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View Poll Results: Skin Tones Poll

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  • Calibrated / Profiled Screen - Skin Tones look normal and natural

    2 14.29%
  • Calibrated / Profiled Screen - Skin tones look un-natural and over-saturated

    4 28.57%
  • Un-calibrated / Un-profiled Screen - Skin Tones look normal and natural

    1 7.14%
  • Un-calibrated / Un-profiled Screen - Skin tones look un-natural and over-saturated

    7 50.00%
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Thread: I need your opinion: Normal or Over-Saturated Skin Tones

  1. #1

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    I need your opinion: Normal or Over-Saturated Skin Tones

    Hi Folks,

    I'm wondering you'd be so kind as to have a look at the image below, and then pop a vote into the attached poll for me.

    Option 1 - I'm using a profiled / calibrated monitor and the skin tones look normal and natural.

    Option 2 - I'm using a profiled and calibrated monitor and the skin tones look un-natural and over-saturated.

    Option 3 - I'm using a unprofiled / uncalibrated monitor and the skin tones look normal and natural.

    Option 4 - I'm using a unprofiled and uncalibrated monitor and the skin tones look un-natural and over-saturated.

    I need your opinion: Normal or Over-Saturated Skin Tones

  2. #2

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    Re: I need your opinion: Normal or Over-Saturated Skin Tones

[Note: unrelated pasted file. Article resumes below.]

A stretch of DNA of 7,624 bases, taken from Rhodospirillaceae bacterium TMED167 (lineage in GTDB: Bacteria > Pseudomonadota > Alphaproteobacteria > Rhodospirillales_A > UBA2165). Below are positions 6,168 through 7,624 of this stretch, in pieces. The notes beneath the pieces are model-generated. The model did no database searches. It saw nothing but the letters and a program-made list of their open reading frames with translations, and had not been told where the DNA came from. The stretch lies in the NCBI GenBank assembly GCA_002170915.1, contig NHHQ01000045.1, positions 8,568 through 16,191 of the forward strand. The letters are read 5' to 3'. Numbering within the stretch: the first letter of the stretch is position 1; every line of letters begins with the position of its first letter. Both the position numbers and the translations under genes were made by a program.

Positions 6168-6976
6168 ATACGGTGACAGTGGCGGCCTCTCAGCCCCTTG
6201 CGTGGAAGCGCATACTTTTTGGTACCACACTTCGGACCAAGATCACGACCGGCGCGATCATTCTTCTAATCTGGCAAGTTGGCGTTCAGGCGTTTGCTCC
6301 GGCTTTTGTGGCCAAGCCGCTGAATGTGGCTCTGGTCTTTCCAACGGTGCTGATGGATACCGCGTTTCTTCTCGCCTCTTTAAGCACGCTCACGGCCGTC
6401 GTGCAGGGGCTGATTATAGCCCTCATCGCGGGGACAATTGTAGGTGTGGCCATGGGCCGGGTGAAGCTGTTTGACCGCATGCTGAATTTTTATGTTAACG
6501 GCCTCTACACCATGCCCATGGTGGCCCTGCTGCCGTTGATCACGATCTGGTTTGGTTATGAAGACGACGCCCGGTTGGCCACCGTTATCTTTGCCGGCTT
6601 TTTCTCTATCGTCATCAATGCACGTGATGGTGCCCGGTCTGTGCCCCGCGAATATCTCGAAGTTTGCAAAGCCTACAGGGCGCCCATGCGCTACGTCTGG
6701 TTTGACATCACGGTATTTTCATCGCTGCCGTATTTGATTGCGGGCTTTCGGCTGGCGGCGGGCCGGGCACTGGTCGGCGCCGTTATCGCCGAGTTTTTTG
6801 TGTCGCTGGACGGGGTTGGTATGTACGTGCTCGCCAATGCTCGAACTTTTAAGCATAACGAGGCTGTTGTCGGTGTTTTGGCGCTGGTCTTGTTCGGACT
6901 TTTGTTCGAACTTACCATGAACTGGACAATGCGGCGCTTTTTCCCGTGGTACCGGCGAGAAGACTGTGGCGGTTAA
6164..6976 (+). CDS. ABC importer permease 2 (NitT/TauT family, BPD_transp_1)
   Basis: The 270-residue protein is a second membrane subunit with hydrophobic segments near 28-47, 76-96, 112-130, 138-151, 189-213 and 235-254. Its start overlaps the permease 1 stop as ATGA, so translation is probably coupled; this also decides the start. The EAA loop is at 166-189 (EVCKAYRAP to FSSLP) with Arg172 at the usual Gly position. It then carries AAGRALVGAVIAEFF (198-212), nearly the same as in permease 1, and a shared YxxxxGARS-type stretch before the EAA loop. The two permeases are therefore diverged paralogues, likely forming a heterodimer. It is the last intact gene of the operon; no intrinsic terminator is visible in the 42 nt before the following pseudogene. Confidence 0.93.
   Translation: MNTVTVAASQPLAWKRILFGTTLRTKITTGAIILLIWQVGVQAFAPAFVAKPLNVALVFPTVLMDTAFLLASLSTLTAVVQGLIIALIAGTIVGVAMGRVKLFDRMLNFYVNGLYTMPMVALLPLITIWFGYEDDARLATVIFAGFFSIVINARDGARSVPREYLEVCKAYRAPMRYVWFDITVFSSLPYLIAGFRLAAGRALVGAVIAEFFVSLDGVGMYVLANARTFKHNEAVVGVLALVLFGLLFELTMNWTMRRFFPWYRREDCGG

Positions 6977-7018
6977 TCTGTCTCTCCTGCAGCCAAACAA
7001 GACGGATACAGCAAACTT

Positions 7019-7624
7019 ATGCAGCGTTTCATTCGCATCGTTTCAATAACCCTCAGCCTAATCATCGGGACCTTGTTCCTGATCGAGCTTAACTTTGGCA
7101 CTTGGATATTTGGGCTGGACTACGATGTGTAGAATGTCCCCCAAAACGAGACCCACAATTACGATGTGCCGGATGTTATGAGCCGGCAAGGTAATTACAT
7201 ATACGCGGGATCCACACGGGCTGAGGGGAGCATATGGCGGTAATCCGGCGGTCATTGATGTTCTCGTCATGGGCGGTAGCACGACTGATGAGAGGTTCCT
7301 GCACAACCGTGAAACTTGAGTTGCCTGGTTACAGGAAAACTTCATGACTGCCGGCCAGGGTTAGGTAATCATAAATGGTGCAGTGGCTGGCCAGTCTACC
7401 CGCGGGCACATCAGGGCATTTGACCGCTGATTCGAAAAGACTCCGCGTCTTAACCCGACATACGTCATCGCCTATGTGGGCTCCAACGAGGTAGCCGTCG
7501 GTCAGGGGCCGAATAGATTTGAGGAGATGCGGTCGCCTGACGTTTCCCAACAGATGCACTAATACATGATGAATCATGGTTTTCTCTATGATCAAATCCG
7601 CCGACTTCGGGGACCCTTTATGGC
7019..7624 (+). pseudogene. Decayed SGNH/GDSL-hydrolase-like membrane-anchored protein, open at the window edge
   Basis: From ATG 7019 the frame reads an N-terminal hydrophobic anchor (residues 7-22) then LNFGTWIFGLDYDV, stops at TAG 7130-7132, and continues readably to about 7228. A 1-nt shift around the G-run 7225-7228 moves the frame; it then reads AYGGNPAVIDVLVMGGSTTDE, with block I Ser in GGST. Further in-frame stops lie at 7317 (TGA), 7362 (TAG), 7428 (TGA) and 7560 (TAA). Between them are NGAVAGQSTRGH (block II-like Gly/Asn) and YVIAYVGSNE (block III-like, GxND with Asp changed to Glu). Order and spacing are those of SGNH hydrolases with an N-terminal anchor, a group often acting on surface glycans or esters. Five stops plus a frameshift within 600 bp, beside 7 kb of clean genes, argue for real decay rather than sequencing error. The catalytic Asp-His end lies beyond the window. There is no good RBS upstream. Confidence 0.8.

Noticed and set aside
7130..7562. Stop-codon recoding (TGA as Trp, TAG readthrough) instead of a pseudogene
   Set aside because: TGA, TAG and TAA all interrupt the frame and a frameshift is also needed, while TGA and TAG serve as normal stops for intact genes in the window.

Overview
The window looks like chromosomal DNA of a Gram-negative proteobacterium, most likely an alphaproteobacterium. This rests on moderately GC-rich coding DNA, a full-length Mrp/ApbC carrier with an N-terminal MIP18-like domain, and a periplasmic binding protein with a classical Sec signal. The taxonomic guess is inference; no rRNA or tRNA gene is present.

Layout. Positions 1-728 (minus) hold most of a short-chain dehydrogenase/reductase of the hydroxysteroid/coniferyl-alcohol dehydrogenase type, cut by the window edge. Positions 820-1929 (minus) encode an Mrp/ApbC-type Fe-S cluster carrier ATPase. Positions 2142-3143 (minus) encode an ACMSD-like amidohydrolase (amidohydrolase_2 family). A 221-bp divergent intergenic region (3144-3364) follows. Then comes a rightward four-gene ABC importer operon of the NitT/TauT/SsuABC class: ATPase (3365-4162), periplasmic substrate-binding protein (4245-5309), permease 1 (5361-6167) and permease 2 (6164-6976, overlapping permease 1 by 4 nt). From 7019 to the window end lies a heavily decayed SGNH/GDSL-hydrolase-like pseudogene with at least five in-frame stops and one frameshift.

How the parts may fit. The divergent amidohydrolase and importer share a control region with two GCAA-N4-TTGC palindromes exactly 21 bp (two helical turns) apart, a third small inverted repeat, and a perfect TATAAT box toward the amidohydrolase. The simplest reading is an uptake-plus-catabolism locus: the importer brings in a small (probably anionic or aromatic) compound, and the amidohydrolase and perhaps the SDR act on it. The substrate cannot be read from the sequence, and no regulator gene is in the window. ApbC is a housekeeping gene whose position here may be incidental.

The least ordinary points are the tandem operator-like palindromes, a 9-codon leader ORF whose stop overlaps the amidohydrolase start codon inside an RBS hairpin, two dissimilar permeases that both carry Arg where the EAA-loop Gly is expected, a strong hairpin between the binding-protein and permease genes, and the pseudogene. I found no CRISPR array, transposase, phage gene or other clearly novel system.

Quote Originally Posted by Colin Southern View Post
    Hi Folks,

    I'm wondering you'd be so kind as to have a look at the image below, and then pop a vote into the attached poll for me.

    Option 1 - I'm using a profiled / calibrated monitor and the skin tones look normal and natural.

    Option 2 - I'm using a profiled and calibrated monitor and the skin tones look un-natural and over-saturated.

    Option 3 - I'm using a unprofiled / uncalibrated monitor and the skin tones look normal and natural.

    Option 4 - I'm using a unprofiled and uncalibrated monitor and the skin tones look un-natural and over-saturated.
    I need your opinion: Normal or Over-Saturated Skin Tones

    Hi colin,

    My monitor I have adjusted according to My digital prints I am getting from Digital Lab.,
    and according to my monitor I have tried to correct the skin tone., your comments please...

  3. #3

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    Re: I need your opinion: Normal or Over-Saturated Skin Tones

    Hi Ashwin,

    Hope you don't mind, but I'm going to hide your post for a couple of days - just so that your alternate version doesn't influence peoples voting.

    I'll pop it back in a day or two.

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    Re: I need your opinion: Normal or Over-Saturated Skin Tones

    Quote Originally Posted by Colin Southern View Post
    Hi Ashwin,

    Hope you don't mind, but I'm going to hide your post for a couple of days - just so that your alternate version doesn't influence peoples voting.

    I'll pop it back in a day or two.
    I fully agree with you....
    Last edited by Ashwin; 11th December 2009 at 06:48 AM.

  5. #5
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    Re: I need your opinion: Normal or Over-Saturated Skin Tones

    That's what my ex wife looked like on our wedding day.

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    Re: I need your opinion: Normal or Over-Saturated Skin Tones

    Hi Colin,

    I voted for second option but I am not using a profiled monitor, only calibrated.

    I think the tone is unnatural but I wonder whether her skin just looks that way, since she has red hair and may have a more redish/freckled skin.